Researchers have discovered a key step in how the dengue virus
infects a cell. The finding will allow researchers to study the
process in the laboratory and provide a valuable tool
for testing new drugs to prevent or treat infection.
Image courtesy of James Gathany, CDC.
The virus that causes dengue is transmitted by mosquitoes.
Dengue fever usually starts with a fever, joint pain, rash and
nausea. Without treatment, the virus can cause damage to blood
and lymph vessels and lead to dengue hemorrhagic fever, which
is marked by difficulty breathing, bruising and bleeding from
the nose, gums or under the skin. Each year, the virus infects
up to 100 million people and kills about 22,000, most of them
To infect a cell, the dengue virus initially binds to the cell
surface. It gains entry into the cell when it becomes enveloped
by the cell membrane during the creation of a pouch-like structure
known as an endosome. The virus waits inside the endosome until
it has traveled deep within the cell; then, it fuses its membrane
with the endosomal membrane and forms a pore through which it
releases its genetic material. Once inside the fluid interior
of the cell, the virus begins to reproduce itself.
Researchers have studied viral fusion in the laboratory at the
cell surface or by using artificial cell membranes. However,
attempts to fuse dengue virus under either of these conditions
have been unsuccessful. The reason for the lack of fusion has
puzzled researchers for years. A research team led by Dr. Leonid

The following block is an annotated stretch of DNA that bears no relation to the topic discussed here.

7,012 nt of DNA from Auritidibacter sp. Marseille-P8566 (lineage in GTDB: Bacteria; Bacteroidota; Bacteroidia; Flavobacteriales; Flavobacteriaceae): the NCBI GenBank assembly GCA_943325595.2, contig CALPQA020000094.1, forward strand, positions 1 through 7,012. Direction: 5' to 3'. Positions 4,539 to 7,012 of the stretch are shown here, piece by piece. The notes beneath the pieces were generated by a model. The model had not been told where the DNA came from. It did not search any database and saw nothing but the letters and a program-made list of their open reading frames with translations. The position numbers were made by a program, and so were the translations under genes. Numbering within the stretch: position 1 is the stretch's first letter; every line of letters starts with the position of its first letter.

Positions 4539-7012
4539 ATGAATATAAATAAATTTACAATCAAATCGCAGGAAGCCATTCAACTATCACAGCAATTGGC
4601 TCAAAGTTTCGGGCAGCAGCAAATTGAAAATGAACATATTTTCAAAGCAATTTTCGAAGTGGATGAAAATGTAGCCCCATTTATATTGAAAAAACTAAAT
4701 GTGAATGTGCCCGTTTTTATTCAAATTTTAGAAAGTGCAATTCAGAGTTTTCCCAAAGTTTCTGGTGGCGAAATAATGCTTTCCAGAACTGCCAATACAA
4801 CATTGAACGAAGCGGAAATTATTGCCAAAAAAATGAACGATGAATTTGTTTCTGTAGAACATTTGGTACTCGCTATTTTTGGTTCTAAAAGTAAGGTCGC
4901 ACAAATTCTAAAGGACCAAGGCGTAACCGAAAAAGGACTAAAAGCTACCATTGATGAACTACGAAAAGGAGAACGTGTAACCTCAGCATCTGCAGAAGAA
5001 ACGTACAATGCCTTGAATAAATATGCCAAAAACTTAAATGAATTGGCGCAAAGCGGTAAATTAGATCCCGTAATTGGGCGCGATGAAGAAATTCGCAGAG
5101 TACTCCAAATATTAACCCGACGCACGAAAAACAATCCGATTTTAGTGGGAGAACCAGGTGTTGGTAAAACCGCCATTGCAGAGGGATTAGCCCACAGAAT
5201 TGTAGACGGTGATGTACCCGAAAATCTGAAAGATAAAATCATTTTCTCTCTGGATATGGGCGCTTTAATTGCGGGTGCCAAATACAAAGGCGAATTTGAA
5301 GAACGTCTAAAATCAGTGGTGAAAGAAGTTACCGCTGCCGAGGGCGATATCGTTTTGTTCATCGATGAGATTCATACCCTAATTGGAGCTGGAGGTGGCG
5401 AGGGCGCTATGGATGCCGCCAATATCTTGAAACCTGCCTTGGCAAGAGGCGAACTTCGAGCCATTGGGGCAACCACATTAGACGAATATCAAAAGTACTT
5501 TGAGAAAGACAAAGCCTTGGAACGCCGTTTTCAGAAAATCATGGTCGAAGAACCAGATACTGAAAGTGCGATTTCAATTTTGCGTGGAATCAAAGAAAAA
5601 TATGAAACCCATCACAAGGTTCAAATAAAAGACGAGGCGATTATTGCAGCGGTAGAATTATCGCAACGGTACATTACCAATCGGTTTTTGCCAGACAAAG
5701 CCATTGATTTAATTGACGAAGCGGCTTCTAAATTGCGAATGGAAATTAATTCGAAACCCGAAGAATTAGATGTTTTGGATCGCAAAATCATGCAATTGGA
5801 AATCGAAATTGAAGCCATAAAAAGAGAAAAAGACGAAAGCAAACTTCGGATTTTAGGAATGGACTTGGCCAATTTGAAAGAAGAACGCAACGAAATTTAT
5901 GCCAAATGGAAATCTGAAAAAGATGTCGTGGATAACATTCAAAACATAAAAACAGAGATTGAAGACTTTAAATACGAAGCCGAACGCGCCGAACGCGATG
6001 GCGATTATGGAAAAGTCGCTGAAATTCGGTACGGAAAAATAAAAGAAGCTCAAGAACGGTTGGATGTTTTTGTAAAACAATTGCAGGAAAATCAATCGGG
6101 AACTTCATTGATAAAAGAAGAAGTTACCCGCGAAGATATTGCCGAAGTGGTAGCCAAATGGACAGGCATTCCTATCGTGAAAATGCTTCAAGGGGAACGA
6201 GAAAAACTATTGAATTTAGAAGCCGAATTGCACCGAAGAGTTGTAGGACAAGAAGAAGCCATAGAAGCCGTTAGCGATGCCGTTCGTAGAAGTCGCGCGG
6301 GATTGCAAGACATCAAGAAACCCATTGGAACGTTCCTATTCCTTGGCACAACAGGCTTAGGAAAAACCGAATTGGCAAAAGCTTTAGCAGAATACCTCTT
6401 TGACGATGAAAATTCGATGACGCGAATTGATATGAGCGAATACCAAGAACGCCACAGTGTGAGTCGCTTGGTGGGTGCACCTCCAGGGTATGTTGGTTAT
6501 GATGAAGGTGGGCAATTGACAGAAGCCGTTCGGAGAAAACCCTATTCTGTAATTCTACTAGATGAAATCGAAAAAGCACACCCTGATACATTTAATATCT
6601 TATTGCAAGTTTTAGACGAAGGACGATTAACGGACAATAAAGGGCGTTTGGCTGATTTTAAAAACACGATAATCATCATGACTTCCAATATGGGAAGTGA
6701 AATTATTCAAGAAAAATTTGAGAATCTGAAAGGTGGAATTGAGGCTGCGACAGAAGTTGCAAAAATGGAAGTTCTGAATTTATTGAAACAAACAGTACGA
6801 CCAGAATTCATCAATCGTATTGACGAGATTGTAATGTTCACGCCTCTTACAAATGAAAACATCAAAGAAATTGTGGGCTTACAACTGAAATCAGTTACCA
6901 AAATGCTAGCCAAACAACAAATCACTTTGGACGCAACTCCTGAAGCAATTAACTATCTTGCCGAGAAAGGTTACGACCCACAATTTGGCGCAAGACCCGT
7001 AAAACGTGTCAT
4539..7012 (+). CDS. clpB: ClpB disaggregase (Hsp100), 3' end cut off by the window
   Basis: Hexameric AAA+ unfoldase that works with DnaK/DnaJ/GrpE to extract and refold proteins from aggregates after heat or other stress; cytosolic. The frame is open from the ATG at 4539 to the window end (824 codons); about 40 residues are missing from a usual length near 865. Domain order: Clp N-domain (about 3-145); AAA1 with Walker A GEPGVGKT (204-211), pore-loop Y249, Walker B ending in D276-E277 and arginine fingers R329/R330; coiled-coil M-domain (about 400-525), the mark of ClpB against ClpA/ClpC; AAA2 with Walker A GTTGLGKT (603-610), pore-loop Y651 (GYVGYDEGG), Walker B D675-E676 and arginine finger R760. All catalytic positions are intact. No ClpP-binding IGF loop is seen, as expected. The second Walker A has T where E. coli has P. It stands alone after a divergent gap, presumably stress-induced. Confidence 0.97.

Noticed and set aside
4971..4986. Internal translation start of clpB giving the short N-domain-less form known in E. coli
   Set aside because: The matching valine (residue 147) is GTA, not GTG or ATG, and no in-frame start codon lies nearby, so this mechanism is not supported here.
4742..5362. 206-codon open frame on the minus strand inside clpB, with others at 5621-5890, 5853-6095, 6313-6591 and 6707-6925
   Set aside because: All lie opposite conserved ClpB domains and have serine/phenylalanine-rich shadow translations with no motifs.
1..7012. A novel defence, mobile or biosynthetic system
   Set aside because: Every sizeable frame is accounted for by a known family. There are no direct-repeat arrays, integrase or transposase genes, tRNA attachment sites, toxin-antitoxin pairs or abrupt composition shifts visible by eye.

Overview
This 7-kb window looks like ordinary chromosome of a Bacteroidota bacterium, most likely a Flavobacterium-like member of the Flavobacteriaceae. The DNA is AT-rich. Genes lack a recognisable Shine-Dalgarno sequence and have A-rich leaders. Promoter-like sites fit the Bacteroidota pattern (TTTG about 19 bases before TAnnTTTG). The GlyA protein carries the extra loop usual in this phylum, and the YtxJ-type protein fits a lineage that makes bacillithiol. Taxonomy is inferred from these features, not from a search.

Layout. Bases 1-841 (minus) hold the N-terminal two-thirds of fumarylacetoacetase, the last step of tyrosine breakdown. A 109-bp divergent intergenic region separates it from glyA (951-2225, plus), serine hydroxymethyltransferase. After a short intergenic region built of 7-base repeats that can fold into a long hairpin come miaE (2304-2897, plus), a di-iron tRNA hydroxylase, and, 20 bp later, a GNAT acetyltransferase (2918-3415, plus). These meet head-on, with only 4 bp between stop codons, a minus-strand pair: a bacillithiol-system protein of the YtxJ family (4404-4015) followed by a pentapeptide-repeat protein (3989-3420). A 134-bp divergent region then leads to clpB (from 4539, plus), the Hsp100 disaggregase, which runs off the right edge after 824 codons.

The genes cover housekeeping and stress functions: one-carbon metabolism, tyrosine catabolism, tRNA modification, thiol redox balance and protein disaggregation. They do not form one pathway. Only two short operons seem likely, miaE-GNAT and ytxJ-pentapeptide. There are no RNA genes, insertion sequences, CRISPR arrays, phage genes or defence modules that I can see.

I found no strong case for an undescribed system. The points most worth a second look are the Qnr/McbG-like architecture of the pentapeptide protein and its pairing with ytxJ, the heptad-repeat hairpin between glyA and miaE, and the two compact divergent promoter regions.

V. Chernomordik at NIHs Eunice Kennedy Shriver National Institute
of Child Health and Human Development (NICHD) set out to investigate
how the dengue virus fuses with its target membranes.
The researchers tagged dengue virus and cell membranes with
fluorescent probes that glow when the virus and membranes fuse.
Viral samples were also exposed to artificial membranes to
identify factors that allow fusion to occur. The study was funded
by NICHD and NIHs National Institute of Allergy and Infectious
The results appeared in the October 7, 2010, issue of PLoS
Pathogens. The researchers discovered that 2 conditions
are essential for dengue virus fusion. The first is an acidic
environment—a fundamental characteristic of endosomes.
The second is the presence of negatively charged lipids in
the endosome membrane, which are present only after an endosome
has been taken deep within the cell.
"The confluence of acidity and a negative charge deep in
the cell's interior ensures that the virus is safe within the
endosome early in its journey, when it is most vulnerable, but
can release its genome when it reaches its destination," Chernomordik
"We spent several years trying to understand how the dengue
virus fuses with its target membrane," Chernomordik says. "The
findings will now enable us to test new ways to disrupt the fusion
process and prevent infection."